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The Register of the Collection of



0.25 ft.

MSS 81


Monique Bourque

September 1990


Rudolf Cronau was born in Solingen, Prussia, in 1855.  He attended the Academy of Art in Dusseldorf, Prussia, before coming to the United States in 1880.  He married Margarethe (Margaret) Taenzier in 1888.  He settled in Phillips Manor, New York.

Cronau worked as an American reporter for the Cologne Gazette from 1893 to 1899.  He was a writer, traveler, and lecturer for most of his life, publishing ac counts of his travels in the West and histories of the discovery and development of America, of German American settlement and achievements, of the American Revolution, and of Prohibition and the destruction of the American brewing industry.

Cronau died in 1939.


The Rudolf Cronau collection was removed from the records of the National Carl Schurz Association, the records of which were donated to the Balch Institute in 1989 through the former Director, Mrs. Alice Finckh.  Because a number of the correspondents are famous, the originals of all correspondence have been removed and stored separately, as have Ernst Haeckel's drawings.  Two drawings by braves of Chief Sitting Bull have been removed to the museum.  Photographs have been removed to Photo Group 288.


The Rudolf Cronau collection is primarily an assemblage of autographs and autograph letters, accumulated by Cronau and apparently donated to the National Carl Schurz Association.

The bulk of the correspondence dates from the 1880s and 1890s, Cronau's most active period as a traveler, and appears to have been collected during his trips to the West.  These items are of interest for the information they provide about the West and the men who explored and wrote about it in the late nineteenth century.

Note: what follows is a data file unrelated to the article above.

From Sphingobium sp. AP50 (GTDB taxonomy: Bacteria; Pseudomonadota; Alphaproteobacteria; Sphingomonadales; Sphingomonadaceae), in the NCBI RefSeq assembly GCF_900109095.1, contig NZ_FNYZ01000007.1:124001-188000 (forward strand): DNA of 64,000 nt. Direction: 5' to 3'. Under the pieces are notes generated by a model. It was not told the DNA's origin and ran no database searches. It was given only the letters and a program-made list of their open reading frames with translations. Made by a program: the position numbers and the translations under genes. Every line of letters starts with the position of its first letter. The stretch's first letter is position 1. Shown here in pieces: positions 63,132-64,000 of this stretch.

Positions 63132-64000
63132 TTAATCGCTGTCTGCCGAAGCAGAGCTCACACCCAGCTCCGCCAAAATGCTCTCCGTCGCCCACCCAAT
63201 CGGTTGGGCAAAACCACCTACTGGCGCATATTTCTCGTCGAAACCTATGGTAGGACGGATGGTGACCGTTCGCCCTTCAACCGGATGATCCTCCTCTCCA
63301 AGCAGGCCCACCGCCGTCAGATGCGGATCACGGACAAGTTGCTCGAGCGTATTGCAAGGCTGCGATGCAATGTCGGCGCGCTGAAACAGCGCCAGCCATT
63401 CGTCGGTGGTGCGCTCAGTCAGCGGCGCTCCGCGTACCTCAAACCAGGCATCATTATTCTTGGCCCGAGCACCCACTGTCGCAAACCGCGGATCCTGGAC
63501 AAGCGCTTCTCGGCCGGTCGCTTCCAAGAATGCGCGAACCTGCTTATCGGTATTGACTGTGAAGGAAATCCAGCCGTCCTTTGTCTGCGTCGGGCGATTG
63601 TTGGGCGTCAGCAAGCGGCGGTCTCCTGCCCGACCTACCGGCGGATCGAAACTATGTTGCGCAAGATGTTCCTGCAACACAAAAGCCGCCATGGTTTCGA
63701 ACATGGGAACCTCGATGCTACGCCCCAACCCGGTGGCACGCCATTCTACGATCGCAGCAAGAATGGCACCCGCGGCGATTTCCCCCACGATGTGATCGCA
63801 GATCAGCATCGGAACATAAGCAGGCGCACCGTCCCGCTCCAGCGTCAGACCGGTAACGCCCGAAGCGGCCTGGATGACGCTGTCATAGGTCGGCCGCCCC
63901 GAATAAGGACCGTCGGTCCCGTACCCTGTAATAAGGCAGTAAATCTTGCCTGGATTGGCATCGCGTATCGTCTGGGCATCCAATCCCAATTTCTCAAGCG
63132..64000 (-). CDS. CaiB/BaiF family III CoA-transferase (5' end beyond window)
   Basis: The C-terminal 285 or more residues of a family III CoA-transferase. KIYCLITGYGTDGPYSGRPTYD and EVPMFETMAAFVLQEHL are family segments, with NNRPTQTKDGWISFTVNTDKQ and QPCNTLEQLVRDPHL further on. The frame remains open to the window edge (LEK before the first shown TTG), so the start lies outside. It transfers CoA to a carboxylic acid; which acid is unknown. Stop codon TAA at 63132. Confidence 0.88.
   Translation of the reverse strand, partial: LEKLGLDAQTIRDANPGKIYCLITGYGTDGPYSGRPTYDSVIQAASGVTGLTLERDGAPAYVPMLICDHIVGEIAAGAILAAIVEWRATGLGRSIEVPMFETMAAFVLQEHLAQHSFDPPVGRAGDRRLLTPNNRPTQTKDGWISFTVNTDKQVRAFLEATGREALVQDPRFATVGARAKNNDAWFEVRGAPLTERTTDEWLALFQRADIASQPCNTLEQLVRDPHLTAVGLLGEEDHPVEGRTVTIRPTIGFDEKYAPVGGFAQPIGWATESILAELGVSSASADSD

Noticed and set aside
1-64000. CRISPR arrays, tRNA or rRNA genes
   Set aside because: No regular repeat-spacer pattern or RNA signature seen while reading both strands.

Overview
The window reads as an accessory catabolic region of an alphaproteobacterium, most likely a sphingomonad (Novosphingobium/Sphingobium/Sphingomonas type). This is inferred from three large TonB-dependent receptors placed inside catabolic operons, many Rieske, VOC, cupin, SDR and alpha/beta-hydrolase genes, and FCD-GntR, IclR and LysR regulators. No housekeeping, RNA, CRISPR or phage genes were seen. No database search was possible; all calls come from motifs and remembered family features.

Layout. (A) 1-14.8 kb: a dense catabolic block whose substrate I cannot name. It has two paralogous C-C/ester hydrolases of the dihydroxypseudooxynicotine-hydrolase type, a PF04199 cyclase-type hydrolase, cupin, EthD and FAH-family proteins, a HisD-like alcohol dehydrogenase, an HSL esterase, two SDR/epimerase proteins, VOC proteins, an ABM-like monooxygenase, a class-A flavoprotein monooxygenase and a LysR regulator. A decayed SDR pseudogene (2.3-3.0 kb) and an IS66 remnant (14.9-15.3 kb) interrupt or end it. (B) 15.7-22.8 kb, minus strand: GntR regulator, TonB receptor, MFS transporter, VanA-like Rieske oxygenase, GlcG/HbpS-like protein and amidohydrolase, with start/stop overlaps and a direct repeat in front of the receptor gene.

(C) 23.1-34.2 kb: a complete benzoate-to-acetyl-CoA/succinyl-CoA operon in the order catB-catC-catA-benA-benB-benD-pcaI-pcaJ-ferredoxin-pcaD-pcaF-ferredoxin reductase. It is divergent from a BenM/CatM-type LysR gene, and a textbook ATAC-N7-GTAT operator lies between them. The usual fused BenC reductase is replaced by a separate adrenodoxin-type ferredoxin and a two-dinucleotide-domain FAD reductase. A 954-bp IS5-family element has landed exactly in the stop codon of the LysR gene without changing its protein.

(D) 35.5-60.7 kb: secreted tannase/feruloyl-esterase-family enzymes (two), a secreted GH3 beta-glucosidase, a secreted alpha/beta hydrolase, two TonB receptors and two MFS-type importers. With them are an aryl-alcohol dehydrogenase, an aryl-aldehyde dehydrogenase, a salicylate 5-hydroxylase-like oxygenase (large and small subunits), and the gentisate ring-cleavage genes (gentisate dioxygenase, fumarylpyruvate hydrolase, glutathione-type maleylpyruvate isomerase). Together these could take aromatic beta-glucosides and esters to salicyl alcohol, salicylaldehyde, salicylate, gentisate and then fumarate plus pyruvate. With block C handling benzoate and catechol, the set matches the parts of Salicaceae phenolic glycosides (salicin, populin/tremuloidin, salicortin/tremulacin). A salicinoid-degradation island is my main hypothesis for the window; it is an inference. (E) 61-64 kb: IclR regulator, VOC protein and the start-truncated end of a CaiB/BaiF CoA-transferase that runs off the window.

The biographical material in Series Two is most concerned with German Americans, including many who were active as writers, lecturers, or poets.  The information is fragmentary but may be of interest to the examination of the late nineteenth-century German American cultural community.

The items of greatest interest in Series Three are Cronau's passport, and pictures by Ernst Haeckel, which are typical of the period but valuable because of the fame of their creator.


The Rudolf Cronau collection is divided into three series as follows: I. Correspondence. II. Biographical Material. III. Miscellaneous Papers.  Within each series materials are arranged alphabetically by correspondent or subject.

SERIES I: CORRESPONDENCE, 1880-1930 and n.d. (2 folders).

This series contains letters and autographs from prominent German American and non-German American individuals.  Many of the documents are accompanied by typed or handwritten biographical notes on the individual.


This series consists of typed and handwritten notes and newspaper clippings concerning individuals of both German and non-German extraction.  It is not clear if all of the notes were compiled by Cronau.

SERIES III: MISCELLANEOUS PAPERS, 1858-1902 and n.d. (2 folders).

This series contains brief notes on the Cronau collection compiled by an unknown person, notes possibly made by Cronau on the history of an organization called "Mainzer Adelsverein," and a facsimile of Francis Daniel Pastorius' "Address to Posterity."  Also included are three watercolor and pen-and-ink drawings by the prominent biologist, Ernst Haeckel, and a passport issued to Cronau in Berlin in 1902 which bears the signature of Alfred D. White, then United States Ambassador to Germany.

The box list of the Register of the Collection of Rudolf Cronau is four pages long.